She had never been in a station of such size—Stropping carried all traffic to the north and west—much less at the crowded close of a working day, and to Miss Temple it was like being thrust into an ant-hill. It was usual in her life for her small size and delicate strength to pass unnoticed, taken for granted but rarely relevant, like an unwillingness to eat eels. In Stropping Station, however, despite knowing where she was going (to the large chalk board detailing platforms and destinations), Miss Temple found herself shoved along pell mell, quite apart from her own intentions, the view from within her hood blocked by a swarm of elbows and waistcoats. Her nearest comparison was swimming in the sea against a mighty mindless tide. She looked up and found landmarks in the ceiling, constellations of ironwork, to judge her progress and direction, and in this way located an advertising kiosk she had seen from the stairs. She worked her way around it and launched herself out again at another angle, figuring the rate of drift to reach another lamp post that would allow her to step high enough to see the board.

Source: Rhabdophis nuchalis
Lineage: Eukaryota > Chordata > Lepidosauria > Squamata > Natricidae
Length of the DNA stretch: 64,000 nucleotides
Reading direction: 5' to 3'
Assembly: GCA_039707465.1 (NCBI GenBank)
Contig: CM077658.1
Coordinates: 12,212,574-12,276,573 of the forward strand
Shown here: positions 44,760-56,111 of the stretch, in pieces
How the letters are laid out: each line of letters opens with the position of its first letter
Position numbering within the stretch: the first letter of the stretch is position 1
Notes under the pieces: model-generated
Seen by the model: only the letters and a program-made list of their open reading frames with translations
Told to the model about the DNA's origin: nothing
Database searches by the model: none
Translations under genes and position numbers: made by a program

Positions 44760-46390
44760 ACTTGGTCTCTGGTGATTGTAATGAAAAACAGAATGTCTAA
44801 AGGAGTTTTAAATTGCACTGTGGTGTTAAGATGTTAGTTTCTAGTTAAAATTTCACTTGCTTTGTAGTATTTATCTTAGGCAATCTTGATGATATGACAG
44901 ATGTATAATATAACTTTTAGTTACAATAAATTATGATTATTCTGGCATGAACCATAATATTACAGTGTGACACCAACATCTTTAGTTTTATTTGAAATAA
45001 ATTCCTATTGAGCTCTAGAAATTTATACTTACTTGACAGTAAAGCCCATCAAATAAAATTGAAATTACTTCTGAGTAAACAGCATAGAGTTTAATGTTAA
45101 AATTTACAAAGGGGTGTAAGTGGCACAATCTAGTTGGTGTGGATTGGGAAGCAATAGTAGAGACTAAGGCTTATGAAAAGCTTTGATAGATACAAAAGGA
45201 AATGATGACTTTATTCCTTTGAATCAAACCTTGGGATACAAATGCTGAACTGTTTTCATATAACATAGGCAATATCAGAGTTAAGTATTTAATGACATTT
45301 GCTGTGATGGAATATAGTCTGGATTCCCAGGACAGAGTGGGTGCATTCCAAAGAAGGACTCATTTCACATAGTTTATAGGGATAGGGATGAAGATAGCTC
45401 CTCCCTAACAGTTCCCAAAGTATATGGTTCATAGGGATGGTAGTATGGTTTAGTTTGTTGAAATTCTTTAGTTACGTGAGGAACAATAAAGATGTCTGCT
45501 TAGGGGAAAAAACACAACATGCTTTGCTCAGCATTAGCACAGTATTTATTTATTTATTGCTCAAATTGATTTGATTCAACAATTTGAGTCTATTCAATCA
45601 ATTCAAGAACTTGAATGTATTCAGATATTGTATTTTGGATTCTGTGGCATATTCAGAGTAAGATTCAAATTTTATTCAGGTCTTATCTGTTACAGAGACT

The lamp post reached, Miss Temple began to fret about the time. Around her—for there were many, many platforms—whistles fervently signaled arrivals and departures, and she had no idea, in her subterranean shuffling, whether Roger's train had already left. Looking up at the board, she was pleased to see that it was sensibly laid out in columns indicating train number, destination, time, and platform. Roger's train—at platform 12—left at 6:23, for the Orange Canal. She craned her head to see the station clock—another hideous affair involving angels, bracketing each side of the great face (as if keeping it up with their wings), impassively gazing down, one holding a pair of scales, the other a bared sword. Between these two black metal specters of judgment, Miss Temple saw with shock that it was 6:17. She threw herself off the lamp post toward the ticket counter, burrowing vigorously through a sea of coats. She emerged, two minutes later, at the end of an actual ticket line, and within another minute reached the counter itself. She called out her destination—the end of the line, round-trip—and dropped a handful of heavy coins onto the marble, pushing them peremptorily at the clerk, who looked beakily at her from the other side of a wire cage window. His pale fingers flicked out from under the cage to take her money and shoved back a perforated ticket. Miss Temple snatched it and bolted for the train.